Profiling the new non-detriment finding tool © TRAFFIC

Profiling the new non-detriment finding tool © TRAFFIC


Published 5 October 2018


New tool to help assess safe sustainable offtake levels

Sochi, Russian Federation, 5th October 2018—The German Government this week unveiled a new tool developed by Blue Resources Trust and MarAlliance to help staff of national agencies implementing the Convention on International Trade in Endangered Species of Wild Fauna and Flora (CITES) assess safe harvesting levels for shark and ray species in trade.

The tool, based on a guide TRAFFIC was key in producing with German Government funding, was unveiled during a meeting held in the periphery of the 70th Standing Committee of CITES currently taking place in Sochi, Russian Federation. It guides users through their responses to a series of structured questions leading to an assessment of what level—if any—of offtake can be considered sustainable and therefore how many animals can be exported. 

This critical process, undertaken by CITES Management Authorities, is known as determining a non-detriment finding (NDF) and is a requirement under the Convention before an export permit can be issued for the species concerned.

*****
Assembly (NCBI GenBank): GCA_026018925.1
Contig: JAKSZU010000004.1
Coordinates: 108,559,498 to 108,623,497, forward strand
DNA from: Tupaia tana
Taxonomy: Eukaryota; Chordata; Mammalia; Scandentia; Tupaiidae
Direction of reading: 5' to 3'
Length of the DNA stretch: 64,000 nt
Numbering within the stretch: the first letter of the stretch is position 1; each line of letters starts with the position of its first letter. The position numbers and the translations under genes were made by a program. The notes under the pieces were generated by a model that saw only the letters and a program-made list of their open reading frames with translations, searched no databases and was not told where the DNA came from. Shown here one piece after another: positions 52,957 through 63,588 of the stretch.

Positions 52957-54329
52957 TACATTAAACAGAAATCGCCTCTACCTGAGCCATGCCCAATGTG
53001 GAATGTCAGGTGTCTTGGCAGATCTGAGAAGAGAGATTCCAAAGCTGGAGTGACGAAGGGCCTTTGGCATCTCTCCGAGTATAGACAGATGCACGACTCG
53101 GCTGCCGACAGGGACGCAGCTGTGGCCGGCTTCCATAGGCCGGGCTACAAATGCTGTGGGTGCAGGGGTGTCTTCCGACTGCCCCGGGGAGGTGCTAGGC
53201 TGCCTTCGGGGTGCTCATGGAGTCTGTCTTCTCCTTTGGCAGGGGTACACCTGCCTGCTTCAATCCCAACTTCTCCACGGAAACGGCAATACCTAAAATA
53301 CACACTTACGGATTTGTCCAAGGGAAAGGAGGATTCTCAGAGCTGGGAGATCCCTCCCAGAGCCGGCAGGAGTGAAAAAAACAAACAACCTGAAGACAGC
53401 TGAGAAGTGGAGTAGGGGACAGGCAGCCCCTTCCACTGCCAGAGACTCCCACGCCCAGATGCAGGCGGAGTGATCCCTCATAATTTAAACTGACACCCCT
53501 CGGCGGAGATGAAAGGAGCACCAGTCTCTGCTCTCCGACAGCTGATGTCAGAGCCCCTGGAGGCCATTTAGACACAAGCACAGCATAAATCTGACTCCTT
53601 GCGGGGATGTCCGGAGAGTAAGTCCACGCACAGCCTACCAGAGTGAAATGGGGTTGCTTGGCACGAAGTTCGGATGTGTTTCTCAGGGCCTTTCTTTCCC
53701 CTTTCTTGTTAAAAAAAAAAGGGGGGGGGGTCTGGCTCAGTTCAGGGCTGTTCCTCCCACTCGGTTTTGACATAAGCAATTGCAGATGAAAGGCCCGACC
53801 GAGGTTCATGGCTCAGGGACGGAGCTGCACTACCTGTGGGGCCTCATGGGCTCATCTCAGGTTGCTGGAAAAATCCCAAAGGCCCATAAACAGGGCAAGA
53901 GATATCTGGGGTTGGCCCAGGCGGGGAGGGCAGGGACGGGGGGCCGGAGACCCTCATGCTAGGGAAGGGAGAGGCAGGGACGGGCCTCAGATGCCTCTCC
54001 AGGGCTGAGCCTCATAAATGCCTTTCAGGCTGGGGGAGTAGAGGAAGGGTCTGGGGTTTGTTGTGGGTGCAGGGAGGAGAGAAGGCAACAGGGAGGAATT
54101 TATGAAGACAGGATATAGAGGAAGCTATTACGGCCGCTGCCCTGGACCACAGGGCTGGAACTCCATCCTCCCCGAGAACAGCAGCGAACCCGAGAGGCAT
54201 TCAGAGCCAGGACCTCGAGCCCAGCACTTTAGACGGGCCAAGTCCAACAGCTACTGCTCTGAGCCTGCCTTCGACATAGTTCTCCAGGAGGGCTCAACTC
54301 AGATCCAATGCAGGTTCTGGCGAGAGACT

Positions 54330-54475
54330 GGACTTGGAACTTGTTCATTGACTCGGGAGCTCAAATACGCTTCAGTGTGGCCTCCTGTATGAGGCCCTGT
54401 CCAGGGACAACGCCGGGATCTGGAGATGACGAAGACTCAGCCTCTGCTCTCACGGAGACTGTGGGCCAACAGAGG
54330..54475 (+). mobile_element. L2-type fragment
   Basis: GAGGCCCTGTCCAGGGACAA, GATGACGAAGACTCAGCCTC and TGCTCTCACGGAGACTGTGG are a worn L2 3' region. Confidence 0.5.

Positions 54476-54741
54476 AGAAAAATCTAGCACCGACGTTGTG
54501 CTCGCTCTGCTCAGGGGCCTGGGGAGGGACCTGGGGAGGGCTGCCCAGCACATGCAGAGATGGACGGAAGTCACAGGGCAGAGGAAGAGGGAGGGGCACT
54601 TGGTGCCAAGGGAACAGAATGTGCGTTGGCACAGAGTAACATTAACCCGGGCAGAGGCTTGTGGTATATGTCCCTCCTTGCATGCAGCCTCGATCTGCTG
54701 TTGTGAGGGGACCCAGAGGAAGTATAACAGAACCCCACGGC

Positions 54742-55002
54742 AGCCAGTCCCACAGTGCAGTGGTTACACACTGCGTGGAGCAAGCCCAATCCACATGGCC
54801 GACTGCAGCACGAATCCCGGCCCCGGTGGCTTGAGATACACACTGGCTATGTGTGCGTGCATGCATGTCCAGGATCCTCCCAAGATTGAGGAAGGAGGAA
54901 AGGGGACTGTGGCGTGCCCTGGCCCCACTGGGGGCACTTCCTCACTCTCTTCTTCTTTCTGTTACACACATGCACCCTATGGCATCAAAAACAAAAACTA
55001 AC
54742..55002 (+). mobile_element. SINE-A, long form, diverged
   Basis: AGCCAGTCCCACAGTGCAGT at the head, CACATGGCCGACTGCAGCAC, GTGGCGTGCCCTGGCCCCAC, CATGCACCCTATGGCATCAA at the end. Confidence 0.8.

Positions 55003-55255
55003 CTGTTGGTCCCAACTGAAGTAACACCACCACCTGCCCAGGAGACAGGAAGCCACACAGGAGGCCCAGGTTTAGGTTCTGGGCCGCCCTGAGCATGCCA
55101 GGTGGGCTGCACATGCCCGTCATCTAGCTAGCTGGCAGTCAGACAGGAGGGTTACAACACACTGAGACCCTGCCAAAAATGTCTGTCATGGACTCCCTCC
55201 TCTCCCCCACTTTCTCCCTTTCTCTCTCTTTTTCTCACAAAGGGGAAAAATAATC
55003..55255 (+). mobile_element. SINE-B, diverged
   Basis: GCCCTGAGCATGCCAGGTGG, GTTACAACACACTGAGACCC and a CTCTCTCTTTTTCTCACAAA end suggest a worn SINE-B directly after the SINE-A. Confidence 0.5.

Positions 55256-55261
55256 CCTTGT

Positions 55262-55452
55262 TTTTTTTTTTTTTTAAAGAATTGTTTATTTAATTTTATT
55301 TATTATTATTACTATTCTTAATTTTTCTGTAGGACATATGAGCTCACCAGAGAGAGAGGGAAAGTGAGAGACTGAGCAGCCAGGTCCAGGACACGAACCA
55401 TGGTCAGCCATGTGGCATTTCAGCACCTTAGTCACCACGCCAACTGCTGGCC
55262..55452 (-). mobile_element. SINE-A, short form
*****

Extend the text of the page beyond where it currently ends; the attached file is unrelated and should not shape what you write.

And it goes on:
Determining a robust NDF is a key challenge facing governments in implementing their obligations under CITES. However, variations in how to determine NDFs, as well as a consistent approach in how to carry out the process have led to a range of approaches among the more than 180 Parties to the Convention. 

In 2014, thanks to funding from the German Government, TRAFFIC developed guidelines for determining NDFs for plants and shark and ray species. The new tool complements the shark and ray guidelines, aiming to make the whole process as consistent and uniformly applied as possible. Once field tested, there is scope to expand the semi-automated process even further by adapting it to other CITES listed species. 

“The goal is to make it as easy as possible for CITES Parties to establish non-detriment findings and establish uniformity across the board in making them so that eventually all Parties will follow the same procedures. This will give consistency and a solid basis for all decisions on what constitutes a sustainable level of trade,” said Glenn Sant, TRAFFIC, Fisheries Trade Programme Leader.